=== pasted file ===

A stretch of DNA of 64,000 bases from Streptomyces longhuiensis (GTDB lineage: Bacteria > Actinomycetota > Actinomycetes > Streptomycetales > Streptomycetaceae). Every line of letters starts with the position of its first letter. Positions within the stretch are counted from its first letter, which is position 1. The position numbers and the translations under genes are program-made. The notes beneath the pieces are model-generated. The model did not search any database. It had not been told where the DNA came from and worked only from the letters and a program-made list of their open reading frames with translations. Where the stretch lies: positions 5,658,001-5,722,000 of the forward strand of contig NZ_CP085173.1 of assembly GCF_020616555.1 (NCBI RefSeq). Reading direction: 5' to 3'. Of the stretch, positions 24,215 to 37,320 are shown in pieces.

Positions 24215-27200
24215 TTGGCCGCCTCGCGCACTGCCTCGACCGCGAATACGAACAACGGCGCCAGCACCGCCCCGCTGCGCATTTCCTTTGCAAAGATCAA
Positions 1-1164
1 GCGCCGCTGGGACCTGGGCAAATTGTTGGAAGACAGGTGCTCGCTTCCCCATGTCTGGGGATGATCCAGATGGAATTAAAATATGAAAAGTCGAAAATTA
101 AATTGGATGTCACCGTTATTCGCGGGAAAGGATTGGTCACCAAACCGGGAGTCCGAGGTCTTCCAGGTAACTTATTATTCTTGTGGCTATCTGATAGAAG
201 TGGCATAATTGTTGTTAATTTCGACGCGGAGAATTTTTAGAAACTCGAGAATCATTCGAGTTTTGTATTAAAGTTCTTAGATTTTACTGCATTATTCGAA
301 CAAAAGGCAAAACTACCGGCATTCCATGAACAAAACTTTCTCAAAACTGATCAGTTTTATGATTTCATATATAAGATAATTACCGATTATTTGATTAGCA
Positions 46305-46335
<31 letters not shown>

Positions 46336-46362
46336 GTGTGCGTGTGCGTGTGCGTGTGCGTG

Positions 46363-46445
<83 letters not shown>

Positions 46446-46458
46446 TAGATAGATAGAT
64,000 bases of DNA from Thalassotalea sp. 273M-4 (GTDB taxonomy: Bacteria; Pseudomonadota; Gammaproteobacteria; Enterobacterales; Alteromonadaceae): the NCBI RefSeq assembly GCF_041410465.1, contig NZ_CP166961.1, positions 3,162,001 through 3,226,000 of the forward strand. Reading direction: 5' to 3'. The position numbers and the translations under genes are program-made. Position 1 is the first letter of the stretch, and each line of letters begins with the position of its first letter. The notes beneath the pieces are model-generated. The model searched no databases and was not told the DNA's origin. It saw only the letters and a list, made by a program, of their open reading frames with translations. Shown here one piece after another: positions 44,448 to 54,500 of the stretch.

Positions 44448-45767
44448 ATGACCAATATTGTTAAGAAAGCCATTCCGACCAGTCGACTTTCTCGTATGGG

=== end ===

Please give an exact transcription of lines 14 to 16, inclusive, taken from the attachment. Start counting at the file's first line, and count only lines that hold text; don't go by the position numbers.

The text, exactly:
<83 letters not shown>

Positions 46446-46458
46446 TAGATAGATAGAT